‘Contrite hearts’ and concrete action: Catholics react to the legacy of Canada’s residential schools

Kevin J. Jones   By Kevin J. Jones for CNA

A Squamish Nation canoe approaching Bella Bella, Canada, June 27, 1993. Credit: UN Photo/John Isaac.

Ottawa, Canada, Aug 11, 2021 / 03:00 am (CNA).

The history of Canada’s residential schools had a dark side, made visible with the recent rediscoveries of graves of some indigenous children. Catholics spoke to CNA of the need to recognize Catholic involvement in this history. They stressed the dangers of serving a malign government policy that aimed at cultural genocide, and the need for genuine contrition and action on behalf of indigenous communities today.

“This news has helped more indigenous people understand what has taken place in residential schools than apologies have. It’s shocking news, and they should be shocked by that,” Deacon Rennie Nahanee of the Archdiocese of Vancouver told CNA.

“With the discovery of the unmarked graves, the children buried at countless residential schools, Catholic people should be thinking to themselves ‘what if those were my children’?”

The Canadian government established the residential school system in the 1870s, aiming to assimilate indigenous children. Protestant and Catholic entities ran the schools, with Catholic groups responsible for over 70 of some 130 residential schools. About 16 of the 70 Catholic dioceses in Canada were associated with the schools, as were some three dozen Catholic religious communities. The Missionary Oblates of Mary Immaculate ran 48 of the schools.

For many indigenous children, attendance was compulsory. They were taken away from their families and forced to live at schools sometimes hundreds of miles from home. Their schools were poorly funded and poorly maintained. Their education was often substandard. And they suffered neglect and physical, emotional, and sexual abuse that amplified vulnerability to deadly disease.

The Truth and Reconciliation Commission estimated that 4,100 to 6,000 students died as a result of disease, injury, neglect, or abuse over the decades. Tuberculosis was a major killer, as was influenza. The last federally-run school closed in 1996. The final report of Canada’s Truth and Reconciliation Commission, a body established to report on the history of the residential schools, said in 2015 that the system was part of a policy of “cultural genocide.”

“People need to know it wasn’t just a bad day at school for the children,” Deacon Nahanee said, citing the abuse. The law would jail parents who refused to let their children attend school, he said.

“Parents were pretty much powerless to stop the (Royal Canadian Mountain Police) from taking their children,” Deacon Nahanee said. “People who have small school children should ponder what their life would be like if the police came to their house and forcibly removed their children under the protection of the law.”

Deacon Nahanee, who was ordained in 2015, serves at St. Paul’s Indian Church, located on the Squamish Mission Reserve in North Vancouver. The Squamish Nation has some 3,600 members, most of whom live on reserves in the Vancouver area.

He served for nine years on the Catholic Indigenous Council, which advises the Canadian Conference of Catholic Bishops. He has also coordinated First Nations ministry for the Vancouver archdiocese.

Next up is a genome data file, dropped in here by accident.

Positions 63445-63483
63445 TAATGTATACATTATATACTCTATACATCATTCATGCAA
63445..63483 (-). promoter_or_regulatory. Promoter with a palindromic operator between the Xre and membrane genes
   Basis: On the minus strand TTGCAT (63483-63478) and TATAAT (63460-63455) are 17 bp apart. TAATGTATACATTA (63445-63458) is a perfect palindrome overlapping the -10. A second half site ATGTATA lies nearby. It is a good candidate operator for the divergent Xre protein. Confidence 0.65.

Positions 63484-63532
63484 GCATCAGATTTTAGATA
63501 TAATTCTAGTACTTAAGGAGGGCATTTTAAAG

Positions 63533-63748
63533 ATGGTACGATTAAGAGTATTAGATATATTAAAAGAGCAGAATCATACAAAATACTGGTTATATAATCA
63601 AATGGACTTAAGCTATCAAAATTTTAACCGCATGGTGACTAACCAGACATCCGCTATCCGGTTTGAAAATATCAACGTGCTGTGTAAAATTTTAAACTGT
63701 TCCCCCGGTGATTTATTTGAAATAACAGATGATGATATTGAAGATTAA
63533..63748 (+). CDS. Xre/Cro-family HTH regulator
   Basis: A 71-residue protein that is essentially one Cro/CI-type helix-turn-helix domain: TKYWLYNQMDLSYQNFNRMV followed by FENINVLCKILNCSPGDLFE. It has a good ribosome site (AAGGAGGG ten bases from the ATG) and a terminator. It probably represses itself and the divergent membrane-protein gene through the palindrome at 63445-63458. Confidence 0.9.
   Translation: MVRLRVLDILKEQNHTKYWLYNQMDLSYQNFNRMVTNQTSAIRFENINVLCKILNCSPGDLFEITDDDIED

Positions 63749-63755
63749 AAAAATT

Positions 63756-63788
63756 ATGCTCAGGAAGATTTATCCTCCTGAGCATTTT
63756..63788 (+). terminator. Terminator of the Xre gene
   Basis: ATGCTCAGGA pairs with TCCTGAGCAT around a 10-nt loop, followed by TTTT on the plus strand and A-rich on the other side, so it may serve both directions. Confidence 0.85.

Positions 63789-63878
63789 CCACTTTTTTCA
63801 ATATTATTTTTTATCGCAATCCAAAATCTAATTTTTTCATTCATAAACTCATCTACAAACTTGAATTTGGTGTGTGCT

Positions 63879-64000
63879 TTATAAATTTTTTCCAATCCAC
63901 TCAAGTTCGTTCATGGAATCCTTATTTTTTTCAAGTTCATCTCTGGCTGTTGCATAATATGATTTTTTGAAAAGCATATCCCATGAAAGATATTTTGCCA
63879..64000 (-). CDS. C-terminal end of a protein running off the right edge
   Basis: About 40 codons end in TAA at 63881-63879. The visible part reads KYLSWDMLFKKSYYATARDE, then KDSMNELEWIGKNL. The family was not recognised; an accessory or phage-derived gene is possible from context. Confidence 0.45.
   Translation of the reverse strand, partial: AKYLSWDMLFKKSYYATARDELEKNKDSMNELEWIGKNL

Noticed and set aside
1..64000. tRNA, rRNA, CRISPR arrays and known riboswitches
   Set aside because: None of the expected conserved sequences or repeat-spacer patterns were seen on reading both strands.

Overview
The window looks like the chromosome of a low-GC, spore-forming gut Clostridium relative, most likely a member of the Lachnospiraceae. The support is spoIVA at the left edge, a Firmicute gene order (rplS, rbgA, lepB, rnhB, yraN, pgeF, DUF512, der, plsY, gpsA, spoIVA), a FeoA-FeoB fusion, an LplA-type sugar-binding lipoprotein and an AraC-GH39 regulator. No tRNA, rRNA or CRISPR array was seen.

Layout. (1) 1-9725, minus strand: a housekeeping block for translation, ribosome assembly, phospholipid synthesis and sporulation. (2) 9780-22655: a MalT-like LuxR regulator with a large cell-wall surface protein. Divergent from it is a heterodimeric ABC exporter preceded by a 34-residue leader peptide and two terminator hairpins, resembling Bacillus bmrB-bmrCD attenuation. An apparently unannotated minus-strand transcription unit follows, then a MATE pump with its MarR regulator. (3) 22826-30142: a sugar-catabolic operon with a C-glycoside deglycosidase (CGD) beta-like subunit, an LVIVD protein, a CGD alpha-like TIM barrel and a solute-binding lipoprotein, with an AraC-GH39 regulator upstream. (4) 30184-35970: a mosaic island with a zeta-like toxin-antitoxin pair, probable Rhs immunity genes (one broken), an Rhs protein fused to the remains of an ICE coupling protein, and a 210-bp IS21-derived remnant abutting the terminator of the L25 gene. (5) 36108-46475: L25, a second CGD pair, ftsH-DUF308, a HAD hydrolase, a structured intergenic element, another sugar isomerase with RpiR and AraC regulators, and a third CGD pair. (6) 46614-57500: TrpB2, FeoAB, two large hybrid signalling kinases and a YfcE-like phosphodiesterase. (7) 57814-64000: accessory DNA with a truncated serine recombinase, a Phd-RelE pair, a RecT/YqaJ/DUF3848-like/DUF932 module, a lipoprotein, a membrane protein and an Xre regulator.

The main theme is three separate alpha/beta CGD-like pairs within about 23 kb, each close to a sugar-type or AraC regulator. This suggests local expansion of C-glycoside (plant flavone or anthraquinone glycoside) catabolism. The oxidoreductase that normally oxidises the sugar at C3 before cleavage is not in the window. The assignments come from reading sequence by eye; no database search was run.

While Canadian Catholic leaders have been seeking to address the legacy of the residential schools for decades, the rediscovery of hundreds of graves at former residential school grounds made the matter more urgent.

Archbishop Richard Gagnon of Winnipeg, the president of the Canadian Conference of Catholic Bishops, told CNA that non-indigenous Canadians need to “recognize what has happened.”

“It is important that Canadians understand the nature of the residential school project and its effect on indigenous people. That is the most important thing,” he continued. “Non-indigenous Canadians need to listen to what these people are saying. They need to be open to opportunities for bridge building and relationship building with them, based on this knowledge that has come to light in a very powerful way lately.”

Archbishop Gagnon recounted that in his youth, as he grew up in the 1950s and ‘60s, “Nobody ever talked about residential schools. Everybody thought ‘that’s fine, their kids are getting a good education’.”

“Canadians weren’t really aware of this situation from the indigenous perspective,” he said. As a priest and bishop, however, he was aware of the Truth and Reconciliation Commission’s findings.

“I was aware of the fact that there were gravesites. I have seen some myself over the years,” he said. While he was “not overly shocked” by the rediscovered graves, he said, he was “very saddened to hear of the numbers of children who had died.”

“How could this have happened?” Archbishop Gagnon asked. “The situation was off the radar for many Canadians and now we know that. Yes, there was this dark side to the residential schools. It’s a shocking reality.”

The Canadian Conference of Catholic Bishops’ webpage on the residential schools noted the decentralized structure of the Catholic community and the individual responsibility of dioceses and religious communities. The Catholic entities involved in the schools have committed tens of millions of dollars and in-kind contributions as part of a major settlement for individuals and communities affected. This response, too, is controversial and some critics question whether some $20 million in Catholic obligations were prematurely waived in court.